Pvt. Wesley Woodbury

This page and the letters that are appended to it concern my uncle “Woody,” Wesley Roland Woodbury, and his 1952 death during the undeclared war in Korea.  

If you don’t anticipate reading through everything about him here, let me recommend right now that you jump to A Parting Tribute. You can always come back to the letters later.

A more complete account of Wesley’s history can be told some day, but the pages that follow, beginning with WRW Letter 1, tell of his brief life as a soldier.  I’ve provided a transcription of each letter along with scans of the originals.  (High definition scans are available on request.)  Without the transcriptions one might give up on trying to read the handwriting, but seeing the original letters conveys so much more than the mere words.  How do you describe an envelope with rubber-stamped imprints saying “VERIFIED DECEASED” and “RETURN TO SENDER”?  (WRW Letter 4 and WRW Letter 5)  The letters say it all, and I don’t presume to explain or embellish over-much.  There is nothing left at the end of the last pages but the hollow, ringing emptiness that remains when a soldier doesn’t come home alive.

Menu: Woody – WRW Letter 1WRW Letter 2WRW Letter 3WRW Letter 4WRW Letter 5WRW Letter 6WRW Letter 7WRW Letter 8WRW Letter 9WRW Letter 10WRW Letter 11WRW Letter 12WRW Letter 13WRW Letter 14WRW Letter 15Brenda Woodbury – A Parting Tribute

Wesley R. Woodbury

My father, Victor Walter Woodbury, was born in 1927.  His younger brother, Wesley, was born in 1930.  They spent much of their childhood living at 40 Baldwin Street in Livermore Falls, Maine, and shuttling to their grandmother Goldie Jensen’s home in Fairbanks and their great-grandparents’ place, the Sweet camp on Porter Lake in New Vineyard.  Besides his younger brother, Wesley, Victor had an older brother, Donald, and two older sisters, Dorothy and Virginia.  Their mother, Clarice (Hines) Woodbury had divorced their father, Everett Hugh Woodbury, (called Hugh), around 1936.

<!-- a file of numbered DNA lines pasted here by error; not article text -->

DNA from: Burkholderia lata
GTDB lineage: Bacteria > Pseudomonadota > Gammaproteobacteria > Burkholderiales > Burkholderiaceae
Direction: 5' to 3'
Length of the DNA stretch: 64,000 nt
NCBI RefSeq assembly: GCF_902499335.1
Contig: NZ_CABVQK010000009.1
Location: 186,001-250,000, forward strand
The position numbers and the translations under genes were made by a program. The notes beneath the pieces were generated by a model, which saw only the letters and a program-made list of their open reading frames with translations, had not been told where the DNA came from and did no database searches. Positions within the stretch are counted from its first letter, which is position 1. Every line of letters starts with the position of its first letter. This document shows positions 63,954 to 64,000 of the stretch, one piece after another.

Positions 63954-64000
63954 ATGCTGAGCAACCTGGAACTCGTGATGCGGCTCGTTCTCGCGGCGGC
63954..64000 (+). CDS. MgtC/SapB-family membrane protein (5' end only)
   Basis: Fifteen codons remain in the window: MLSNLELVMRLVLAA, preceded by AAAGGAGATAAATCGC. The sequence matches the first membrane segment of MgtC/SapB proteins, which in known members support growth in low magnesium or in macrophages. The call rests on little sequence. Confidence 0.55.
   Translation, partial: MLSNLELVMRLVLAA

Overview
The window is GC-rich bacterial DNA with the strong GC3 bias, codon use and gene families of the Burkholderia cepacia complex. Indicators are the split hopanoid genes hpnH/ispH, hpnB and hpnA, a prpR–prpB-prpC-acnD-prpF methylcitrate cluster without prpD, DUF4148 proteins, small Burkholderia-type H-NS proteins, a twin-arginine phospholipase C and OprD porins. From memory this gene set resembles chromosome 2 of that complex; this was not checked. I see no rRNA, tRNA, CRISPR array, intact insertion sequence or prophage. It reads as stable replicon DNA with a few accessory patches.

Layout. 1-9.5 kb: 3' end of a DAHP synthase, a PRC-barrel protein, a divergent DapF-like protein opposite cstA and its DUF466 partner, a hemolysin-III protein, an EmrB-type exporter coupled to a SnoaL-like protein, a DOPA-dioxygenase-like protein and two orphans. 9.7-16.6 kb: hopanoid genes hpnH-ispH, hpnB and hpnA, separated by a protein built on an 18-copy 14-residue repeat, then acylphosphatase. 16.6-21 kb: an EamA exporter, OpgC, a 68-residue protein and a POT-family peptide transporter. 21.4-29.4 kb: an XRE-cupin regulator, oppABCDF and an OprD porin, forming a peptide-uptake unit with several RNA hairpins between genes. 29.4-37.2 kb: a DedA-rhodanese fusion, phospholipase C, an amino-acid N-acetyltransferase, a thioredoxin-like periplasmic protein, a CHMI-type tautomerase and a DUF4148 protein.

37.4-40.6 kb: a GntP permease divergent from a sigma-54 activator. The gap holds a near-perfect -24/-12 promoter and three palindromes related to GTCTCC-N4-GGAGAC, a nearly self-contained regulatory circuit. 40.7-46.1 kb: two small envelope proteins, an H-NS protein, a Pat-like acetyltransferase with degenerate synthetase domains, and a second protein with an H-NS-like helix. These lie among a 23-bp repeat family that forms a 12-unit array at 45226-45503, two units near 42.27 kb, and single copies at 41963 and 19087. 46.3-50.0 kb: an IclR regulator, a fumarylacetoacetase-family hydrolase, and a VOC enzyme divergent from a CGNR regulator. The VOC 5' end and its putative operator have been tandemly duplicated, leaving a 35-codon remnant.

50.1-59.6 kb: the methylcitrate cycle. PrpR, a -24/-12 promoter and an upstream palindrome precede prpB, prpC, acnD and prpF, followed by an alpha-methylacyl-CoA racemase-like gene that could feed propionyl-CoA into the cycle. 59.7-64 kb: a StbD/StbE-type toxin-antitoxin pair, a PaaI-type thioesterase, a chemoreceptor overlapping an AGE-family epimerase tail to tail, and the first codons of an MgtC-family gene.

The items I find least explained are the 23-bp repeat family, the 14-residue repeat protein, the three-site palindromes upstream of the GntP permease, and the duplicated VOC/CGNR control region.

Incidentally, long before Wesley’s death, my great-grandmother, née Goldie Sweet, was divorced from my great-grandfather and her first husband, Ralph Hines, and had married Walter Jensen, an immigrant from Denmark.

When Wesley, the youngest of the family, was about 11, his father, Hugh, left his wife and five kids in Maine and went to work in Massachusetts.

When I was a kid, there were stories told about my Uncle Woody, even though he had been killed in Korea during the war there and his memory was fresh for several years afterward.  While it wasn’t OK to talk about my grandfather, Hugh, it was apparently comforting for the adults in my world to talk about Woody.  I knew he had made the news several times as a 12-year-old runaway, usually accompanied by Wags, his dog.  Even though he had made it to Boston at least a couple of these times, (always with a fabricated story of where he was headed and why), he did not reconnect with his father.

By the time he was 14, Woody was a resident at Good Will-Hinckley, then a school for troubled boys, and he ran away from there at least once as well.  When Woody was four months shy of his 15th birthday, his father, Hugh, was driving a small dump truck in Cambridge, Massachusetts, when it was struck at a railway crossing by the Minute Man Express at full throttle.

I heard the stories about Woody (always Woody, never called Wesley) up until I was, say, ten years old, and then not much after that.  (My parents were having more kids, until the sixth one appeared in 1964 — Hey, Laura!  The world was changing and along with it our worldly cares.  So over time, he was not forgotten, but there was less and less said about him.)

Among the stories I heard was one about Woody thinking he was going to get into amateur boxing and challenge Rocky Marciano, who was just getting started in his career after WWII, when Woody was in his late teens.  Rocky lived in the Boston area and was making his boxing start there, an area with which Woody was possibly familiar.  Apparently Woody never went anywhere in amateur boxing, though, so there was nothing more to the story.

Besides being sent to Hinckley, it appears from other letters I hold that he also was held in another “reform” school in Portland when he was about 17.  The only objective enlightenment I have now on the subject has come from the following five newspaper clippings.


My father’s and Wesley’s sister, Virginia, recalled that Victor and Wesley would sneak out at night and steal cars and drive them around until they ran out of gas.  Dad was the older of the two, but it was Wesley who was always in trouble for the things they did together.  This may help account for his term at Hinckley.  Dad was already deaf by then, having lost his eardrums to infections as a boy, and that may have bought him some sympathy with the authorities; I don’t know.

For all his troubles and miss-starts, Woody did manage to get the attention of a girl from Vermont, and by the time he was 20 and after a suitable courtship, they were married.  A few months after that, Woody was a new recruit in the US Army and, all too quickly he was shipping out for Korea.  But, for a few days after she was born, he had the chance to hold his baby daughter, Brenda, and then, following orders, he went west to San Francisco to board the USS General W.M. Black for transport to Korea.